There isn’t one magical, mystical, foreordained person out there for everyone, and anyone who tells you otherwise has been freebasing the fairy-tale crack for too long. Sure, since the beginning of time God has known who that one particular person is that you will choose to settle down with and make your spouse, but the decision — ultimately — is all yours. It’s up to you to look at a universe full of nice people, all of them (well, half anyway) prospective mates, and determine, with a steady head and heart, with carefully weighed subjectivity and objectivity, that all other things being equal, this is the person most likely to make you happy for the rest of your earthly existence. I had a professor once who, upon marrying his wife, was asked by a friend, “Why are you marrying her?” When he gave his truthful answer — “Because she makes me happy” — he was accused of being a Kantian, a self-interested user espousing a dangerously anti-Catholic philosophy. This is, of course, patently ridiculous. I can think of no better reason to marry someone than because (s)he makes you happy. If the simple act of watching TV, of cooking dinner, of fighting over taking out the garbage, is sanctified and transmogrified (thank you, Calvin and Hobbes, for destroying that word forever) by being with this person — on the monstrously sophistical grounds that you just can’t imagine wanting to watch TV or cook dinner or fight over taking out the garbage with anybody else — then you’ve made a good choice.
It doesn’t mean you’ll never struggle once you make that choice. The complexities of being in — and staying in — love make an M.C. Escher print look straightforward by comparison.
Love is not a magical fix-all: you will still carry your own woes and pain, as will the other. “We both knew this,” writes C. S. Lewis, “I had my miseries, not hers; she had hers, not mine. . . We were setting out on different roads. This cold truth, this terrible traffic regulation . . . is just the beginning of the separation.” No matter how much you love each other, you can only bear one another’s burdens to a certain point. After that, you will still carry enough baggage to ground a 747: the baggage of former loves and former losses, of former attachments and heartaches and emotional entanglements. When you make one life choice, you de facto exclude every other life choice. As a dear friend once told me, “We always have our options open — until we find the one option too good to pass up.” And once you find the option too good to pass up? You seize it. But it is perfectly reasonable for this to be difficult. If you’re signing on board for a lifelong journey through the stormy seas of “for better” and “for worse” and you haven’t lain awake at night agonizing over the decision at least once or twice, you probably haven’t thought it through enough. “The first two facts which a healthy boy or girl feels about sex are these,” writes Chesterton, “first that it is beautiful and then that it is dangerous.” If you’re even considering marriage without a healthy regard for this twin-pronged principle, you’re a colossal idiot.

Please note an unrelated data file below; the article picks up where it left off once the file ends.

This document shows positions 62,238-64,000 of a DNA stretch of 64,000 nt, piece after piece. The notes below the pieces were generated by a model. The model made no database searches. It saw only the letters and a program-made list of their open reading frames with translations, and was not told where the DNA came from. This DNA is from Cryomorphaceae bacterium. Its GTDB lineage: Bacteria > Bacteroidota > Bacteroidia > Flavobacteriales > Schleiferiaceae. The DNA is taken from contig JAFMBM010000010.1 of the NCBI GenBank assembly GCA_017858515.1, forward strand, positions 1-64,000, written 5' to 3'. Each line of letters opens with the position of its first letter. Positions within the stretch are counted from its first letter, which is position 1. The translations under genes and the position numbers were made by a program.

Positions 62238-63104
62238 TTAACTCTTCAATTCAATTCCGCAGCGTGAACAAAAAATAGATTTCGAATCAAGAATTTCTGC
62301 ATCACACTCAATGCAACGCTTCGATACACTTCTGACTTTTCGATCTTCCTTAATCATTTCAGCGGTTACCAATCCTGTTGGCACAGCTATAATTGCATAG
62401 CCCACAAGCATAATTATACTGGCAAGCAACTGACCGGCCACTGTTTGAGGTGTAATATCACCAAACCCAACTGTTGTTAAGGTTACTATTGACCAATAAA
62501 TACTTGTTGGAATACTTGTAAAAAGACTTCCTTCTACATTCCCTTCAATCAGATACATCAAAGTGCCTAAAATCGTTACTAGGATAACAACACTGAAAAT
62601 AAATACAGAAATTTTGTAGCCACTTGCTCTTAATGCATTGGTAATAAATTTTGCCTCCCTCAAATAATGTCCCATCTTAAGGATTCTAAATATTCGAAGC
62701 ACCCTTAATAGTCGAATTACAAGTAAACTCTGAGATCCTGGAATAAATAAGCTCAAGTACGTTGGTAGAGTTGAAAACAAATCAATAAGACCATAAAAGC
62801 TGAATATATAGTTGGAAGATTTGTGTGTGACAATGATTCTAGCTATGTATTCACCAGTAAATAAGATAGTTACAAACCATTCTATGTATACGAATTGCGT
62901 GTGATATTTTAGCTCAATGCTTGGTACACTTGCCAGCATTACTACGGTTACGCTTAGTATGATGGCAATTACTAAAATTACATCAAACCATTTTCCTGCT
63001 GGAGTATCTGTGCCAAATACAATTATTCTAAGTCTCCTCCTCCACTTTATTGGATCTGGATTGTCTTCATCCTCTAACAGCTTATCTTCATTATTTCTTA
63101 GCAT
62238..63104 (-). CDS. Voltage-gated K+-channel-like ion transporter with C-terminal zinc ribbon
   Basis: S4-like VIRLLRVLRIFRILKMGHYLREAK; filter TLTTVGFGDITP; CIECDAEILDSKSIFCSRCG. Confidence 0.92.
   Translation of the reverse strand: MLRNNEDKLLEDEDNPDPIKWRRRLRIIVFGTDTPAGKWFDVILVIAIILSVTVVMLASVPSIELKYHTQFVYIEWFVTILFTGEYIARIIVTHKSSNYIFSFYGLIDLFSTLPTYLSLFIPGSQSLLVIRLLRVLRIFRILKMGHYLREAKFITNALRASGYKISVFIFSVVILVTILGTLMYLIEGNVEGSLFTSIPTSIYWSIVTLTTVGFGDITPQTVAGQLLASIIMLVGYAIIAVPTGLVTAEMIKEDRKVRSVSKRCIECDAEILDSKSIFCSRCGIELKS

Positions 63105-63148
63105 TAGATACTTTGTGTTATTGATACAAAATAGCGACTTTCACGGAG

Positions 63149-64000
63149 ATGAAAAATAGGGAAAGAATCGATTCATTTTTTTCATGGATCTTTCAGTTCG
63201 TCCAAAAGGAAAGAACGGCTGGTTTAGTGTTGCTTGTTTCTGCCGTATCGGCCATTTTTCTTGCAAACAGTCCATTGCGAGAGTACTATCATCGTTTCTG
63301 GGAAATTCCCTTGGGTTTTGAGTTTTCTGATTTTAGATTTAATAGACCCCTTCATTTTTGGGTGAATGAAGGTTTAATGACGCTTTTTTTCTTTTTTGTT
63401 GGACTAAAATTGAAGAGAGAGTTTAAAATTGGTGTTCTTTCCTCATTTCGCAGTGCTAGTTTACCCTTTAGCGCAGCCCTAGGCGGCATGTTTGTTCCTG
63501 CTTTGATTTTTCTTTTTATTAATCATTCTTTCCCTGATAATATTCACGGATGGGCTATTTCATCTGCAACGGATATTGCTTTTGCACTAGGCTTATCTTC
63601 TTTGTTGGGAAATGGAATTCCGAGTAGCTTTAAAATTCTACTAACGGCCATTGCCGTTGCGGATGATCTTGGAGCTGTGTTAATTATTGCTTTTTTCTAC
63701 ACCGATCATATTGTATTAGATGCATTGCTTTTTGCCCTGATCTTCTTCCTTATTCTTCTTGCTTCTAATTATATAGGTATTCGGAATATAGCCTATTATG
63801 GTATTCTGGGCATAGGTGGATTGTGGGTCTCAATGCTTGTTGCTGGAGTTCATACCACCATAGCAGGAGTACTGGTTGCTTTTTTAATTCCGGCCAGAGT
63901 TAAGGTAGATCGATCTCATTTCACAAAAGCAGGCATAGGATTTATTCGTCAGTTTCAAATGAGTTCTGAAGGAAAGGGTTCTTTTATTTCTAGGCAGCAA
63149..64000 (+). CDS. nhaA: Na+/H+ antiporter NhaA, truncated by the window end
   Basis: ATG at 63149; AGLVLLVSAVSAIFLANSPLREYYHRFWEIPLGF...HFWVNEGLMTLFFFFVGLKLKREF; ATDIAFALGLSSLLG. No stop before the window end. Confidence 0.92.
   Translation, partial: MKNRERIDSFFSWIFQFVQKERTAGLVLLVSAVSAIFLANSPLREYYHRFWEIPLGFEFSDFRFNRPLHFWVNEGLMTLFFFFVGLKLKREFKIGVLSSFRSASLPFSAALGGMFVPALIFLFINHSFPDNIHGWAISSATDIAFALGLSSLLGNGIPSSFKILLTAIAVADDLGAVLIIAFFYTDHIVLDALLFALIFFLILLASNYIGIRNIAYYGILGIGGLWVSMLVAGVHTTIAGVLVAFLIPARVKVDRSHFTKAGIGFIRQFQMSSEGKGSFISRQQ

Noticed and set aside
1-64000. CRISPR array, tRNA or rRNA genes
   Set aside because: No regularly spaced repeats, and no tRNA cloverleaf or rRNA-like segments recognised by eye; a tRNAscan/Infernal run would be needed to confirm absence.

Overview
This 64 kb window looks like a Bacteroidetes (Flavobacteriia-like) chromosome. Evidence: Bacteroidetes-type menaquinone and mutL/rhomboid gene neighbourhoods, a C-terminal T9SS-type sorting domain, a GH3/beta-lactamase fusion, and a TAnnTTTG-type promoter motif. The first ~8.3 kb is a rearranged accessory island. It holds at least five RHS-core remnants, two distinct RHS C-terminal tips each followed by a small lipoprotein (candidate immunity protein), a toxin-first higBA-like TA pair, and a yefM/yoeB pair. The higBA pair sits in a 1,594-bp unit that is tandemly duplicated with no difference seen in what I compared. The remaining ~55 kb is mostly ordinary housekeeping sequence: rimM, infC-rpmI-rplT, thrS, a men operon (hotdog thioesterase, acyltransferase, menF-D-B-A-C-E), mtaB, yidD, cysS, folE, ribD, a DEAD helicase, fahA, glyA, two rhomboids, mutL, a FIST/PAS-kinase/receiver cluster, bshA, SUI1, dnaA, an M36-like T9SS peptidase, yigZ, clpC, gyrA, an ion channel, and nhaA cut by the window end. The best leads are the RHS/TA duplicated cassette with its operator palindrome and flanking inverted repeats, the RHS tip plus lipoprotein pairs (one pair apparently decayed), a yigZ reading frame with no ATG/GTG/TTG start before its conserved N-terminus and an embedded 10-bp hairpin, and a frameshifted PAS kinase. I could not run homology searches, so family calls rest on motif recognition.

At the end of the day, you choose the person you want to make a life with and you, a la Nike, just do it —but with the awareness that love is messy and it only gets messier with each passing year. It’s not like it looks in the movies — it is hard, and it is real — and that’s exactly how it’s supposed to be.
But the internet killed, well, pretty much everything else.
I am not a technological Luddite by any means. I am supremely grateful for DC Cupcakes and Say Yes to the Dress, for the guilty-pleasure Katy Perry tunes on my iPod, and for the sociocultural phenomenon that is youtube. I will defend to the death the situation comedy as social commentary, consider it a global crisis when Facebook is down for ten minutes, and sent and received at least 160 text messages last night alone.
That being said, sometimes I wonder what life was like for those of previous generations, before modern technology transformed doing nothing from a weekend pastime into a way of life. Having entered the scene smack-dab in the middle of Generation Y (b. 1985), I do vaguely remember a time before the internet (we first got AOL, dial-up of course, when I was 11). It was a simpler time. I played outside with real, live friends — hide-and-seek, T-ball, Capture the Flag. I remember playing a lot of Operation, Battleship, Twister, Taboo, Balderdash, and Trivial Pursuit. I seem to remember reading books (and I mean real books printed on real paper, damn-you-to-hell-Kindle). Lest I wax too nostalgic, let me hasten to add that it’s not exactly as if I was walking uphill to school in the snow both ways in in the early nineties — there was still Oregon Trail, of course, and a little something called Super Mario Bros. on the NES, and I definitely planted my little hiney in front of Teenage Mutant Ninja Turtles and Inspector Gadget every single damn afternoon. I even seem to recall my dad, engineering nerd that he is, trying to teach me to program in BASIC on our old Commodore 64 when I was about eight.